HomeCryptoThe US is delaying tax reporting rules on cryptocurrencies, as it is not yet able to define what a “broker” is.
The US is delaying tax reporting rules on cryptocurrencies, as it is not yet able to define what a “broker” is.
December 23, 2022
A key set of cryptocurrency tax reporting rules have been deferred until further notice based on a decision by the US Department of the Treasury. The rules were expected to be effective in the 2023 tax return year, in accordance with the Infrastructure Investment and Jobs Act passed in November 2021.
The new law requires the Internal Revenue Service (IRS) to develop a standard definition of what a “cryptocurrency broker” is, and any firm that falls under this definition is required to issue a Form 1099-B to every client detailing their profits and losses from trade. It also requires these firms to provide the same information to the IRS so that it is aware of clients’ income from trading.
However, it’s been more than 12 months since the infrastructure bill became law, yet the IRS has yet to publish a definition of what a “cryptocurrency broker” is or create standard forms for these firms to use to draft relationships.
In a Dec. 23 statement, the Treasury Department said it plans to develop those rules soon, as it explains:
“The Department of the Treasury (Department of the Treasury) and the IRS intend to implement section 80603 of the Infrastructure Act by issuing regulations specifically addressing the application of sections 6045 and 6045A to digital assets and providing forms and instructions for reporting intermediaries […] After careful consideration of all public comments received and all testimony at the public hearing, the final rules will be released.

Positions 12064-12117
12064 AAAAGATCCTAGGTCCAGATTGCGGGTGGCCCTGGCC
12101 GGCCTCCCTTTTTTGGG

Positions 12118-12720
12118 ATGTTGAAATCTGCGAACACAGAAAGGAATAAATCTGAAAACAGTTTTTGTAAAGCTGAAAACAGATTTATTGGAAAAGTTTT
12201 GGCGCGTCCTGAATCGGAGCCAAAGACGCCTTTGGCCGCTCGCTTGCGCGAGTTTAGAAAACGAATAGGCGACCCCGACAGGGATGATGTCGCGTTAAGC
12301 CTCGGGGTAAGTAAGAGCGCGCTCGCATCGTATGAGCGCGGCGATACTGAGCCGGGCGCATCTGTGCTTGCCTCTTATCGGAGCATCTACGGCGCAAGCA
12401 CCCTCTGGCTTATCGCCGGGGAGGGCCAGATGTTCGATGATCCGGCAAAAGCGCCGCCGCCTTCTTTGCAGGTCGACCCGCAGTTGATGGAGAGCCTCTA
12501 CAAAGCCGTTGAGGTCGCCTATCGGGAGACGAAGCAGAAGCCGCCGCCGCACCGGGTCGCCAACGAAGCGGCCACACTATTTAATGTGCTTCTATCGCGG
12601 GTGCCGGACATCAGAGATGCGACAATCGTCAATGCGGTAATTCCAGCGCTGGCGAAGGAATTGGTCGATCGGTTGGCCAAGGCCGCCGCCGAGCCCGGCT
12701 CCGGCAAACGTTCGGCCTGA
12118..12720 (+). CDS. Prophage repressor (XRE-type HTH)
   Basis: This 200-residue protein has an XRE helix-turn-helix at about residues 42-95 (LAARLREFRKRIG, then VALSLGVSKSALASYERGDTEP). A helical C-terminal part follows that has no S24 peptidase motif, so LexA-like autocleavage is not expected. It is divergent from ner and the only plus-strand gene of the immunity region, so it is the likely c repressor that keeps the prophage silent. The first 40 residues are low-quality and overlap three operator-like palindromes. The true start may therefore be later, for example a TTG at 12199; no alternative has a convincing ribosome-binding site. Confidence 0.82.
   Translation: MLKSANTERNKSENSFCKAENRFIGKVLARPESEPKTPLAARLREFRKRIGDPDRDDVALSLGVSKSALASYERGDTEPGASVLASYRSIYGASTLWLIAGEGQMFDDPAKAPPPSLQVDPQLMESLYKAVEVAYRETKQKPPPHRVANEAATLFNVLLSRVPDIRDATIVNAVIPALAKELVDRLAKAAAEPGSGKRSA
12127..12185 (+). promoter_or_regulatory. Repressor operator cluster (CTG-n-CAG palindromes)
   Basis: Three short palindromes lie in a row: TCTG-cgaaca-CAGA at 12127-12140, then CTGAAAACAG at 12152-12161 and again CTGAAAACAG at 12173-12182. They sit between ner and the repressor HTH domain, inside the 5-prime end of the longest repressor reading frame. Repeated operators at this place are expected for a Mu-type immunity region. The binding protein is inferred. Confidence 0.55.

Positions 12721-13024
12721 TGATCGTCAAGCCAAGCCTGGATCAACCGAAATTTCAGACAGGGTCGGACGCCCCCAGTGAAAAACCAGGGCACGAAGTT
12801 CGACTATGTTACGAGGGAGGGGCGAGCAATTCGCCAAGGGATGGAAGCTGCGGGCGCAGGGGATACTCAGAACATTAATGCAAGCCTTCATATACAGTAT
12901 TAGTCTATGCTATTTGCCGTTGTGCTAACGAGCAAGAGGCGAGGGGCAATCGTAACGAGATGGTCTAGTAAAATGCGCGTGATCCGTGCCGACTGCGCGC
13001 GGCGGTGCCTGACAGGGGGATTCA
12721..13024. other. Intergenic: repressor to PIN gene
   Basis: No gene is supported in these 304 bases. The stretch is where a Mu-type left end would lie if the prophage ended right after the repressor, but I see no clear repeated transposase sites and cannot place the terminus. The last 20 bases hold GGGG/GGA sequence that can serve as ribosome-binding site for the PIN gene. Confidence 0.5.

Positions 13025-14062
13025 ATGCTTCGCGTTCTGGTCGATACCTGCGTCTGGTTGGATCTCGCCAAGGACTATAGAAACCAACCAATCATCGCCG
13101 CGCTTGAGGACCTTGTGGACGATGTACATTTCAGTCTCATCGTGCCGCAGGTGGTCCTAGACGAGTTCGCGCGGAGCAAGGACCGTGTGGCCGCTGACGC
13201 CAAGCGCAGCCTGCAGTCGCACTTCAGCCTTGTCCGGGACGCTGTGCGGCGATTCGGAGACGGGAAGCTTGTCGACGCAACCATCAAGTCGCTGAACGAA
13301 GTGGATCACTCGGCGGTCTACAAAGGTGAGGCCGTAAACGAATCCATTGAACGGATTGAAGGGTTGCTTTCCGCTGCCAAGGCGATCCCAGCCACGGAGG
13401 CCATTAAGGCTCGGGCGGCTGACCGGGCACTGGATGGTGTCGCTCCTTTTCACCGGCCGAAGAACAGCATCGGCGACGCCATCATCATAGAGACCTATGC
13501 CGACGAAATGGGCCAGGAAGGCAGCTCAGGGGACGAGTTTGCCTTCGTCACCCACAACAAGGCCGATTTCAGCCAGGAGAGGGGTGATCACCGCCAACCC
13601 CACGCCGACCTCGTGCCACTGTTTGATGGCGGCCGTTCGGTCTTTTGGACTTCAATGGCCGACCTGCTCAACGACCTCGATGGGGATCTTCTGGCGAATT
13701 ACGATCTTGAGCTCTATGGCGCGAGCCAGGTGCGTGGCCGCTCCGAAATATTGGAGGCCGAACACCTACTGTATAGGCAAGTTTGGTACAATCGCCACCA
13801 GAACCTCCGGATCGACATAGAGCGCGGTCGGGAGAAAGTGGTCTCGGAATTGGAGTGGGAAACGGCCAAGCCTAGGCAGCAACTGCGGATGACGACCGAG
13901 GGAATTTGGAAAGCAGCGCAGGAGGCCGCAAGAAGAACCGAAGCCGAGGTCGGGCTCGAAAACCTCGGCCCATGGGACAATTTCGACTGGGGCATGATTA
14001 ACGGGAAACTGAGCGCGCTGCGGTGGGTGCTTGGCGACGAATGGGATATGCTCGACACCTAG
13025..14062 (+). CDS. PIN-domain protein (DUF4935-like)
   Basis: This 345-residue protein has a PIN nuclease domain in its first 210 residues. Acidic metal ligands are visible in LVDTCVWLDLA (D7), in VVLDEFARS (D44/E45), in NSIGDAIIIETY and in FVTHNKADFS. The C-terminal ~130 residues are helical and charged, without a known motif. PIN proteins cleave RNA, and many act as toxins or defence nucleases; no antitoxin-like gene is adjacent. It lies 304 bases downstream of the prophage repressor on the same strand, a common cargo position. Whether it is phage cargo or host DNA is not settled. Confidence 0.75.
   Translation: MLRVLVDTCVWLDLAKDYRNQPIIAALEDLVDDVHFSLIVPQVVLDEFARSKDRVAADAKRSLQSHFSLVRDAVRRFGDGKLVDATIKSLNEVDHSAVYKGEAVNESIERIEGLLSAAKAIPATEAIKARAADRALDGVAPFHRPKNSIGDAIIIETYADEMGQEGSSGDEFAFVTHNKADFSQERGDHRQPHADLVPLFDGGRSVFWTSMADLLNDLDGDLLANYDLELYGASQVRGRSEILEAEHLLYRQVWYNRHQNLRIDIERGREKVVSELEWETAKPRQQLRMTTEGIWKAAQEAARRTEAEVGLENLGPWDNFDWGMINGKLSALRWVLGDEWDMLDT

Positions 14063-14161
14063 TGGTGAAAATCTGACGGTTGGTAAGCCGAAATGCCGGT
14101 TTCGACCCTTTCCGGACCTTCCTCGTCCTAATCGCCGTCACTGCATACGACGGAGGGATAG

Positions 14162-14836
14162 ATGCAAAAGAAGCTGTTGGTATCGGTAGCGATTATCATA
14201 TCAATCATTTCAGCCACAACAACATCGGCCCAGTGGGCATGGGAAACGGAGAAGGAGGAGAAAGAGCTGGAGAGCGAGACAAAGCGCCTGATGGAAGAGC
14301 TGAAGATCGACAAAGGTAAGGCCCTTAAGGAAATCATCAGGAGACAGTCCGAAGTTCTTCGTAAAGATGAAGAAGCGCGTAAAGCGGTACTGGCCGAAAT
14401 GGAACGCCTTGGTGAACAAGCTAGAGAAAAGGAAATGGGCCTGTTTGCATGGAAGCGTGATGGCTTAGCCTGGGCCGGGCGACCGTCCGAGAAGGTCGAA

Related: US Senator Toomey Introduces Stablecoin Regulatory Bill
Meanwhile, the department says brokers won’t be required to comply with new cryptocurrency tax provisions, stating:
“Brokers will not be required to report or provide additional information regarding digital asset dispositions under section 6045, or make additional representations under section 6045A, or file with the IRS any representations about digital asset transfers under section section 6045A(d) until the new final regulations referred to in articles 6045 and 6045A are issued”.
However, taxpayers (customers) will still be required to comply with cryptocurrency tax provisions.
Crypto tax provisions have been controversial within the blockchain industry ever since they were first proposed. Critics have argued that the broad definition of a “broker” under the law could be used to attack Bitcoin miners, who likely won’t be able to comply with the reporting provisions.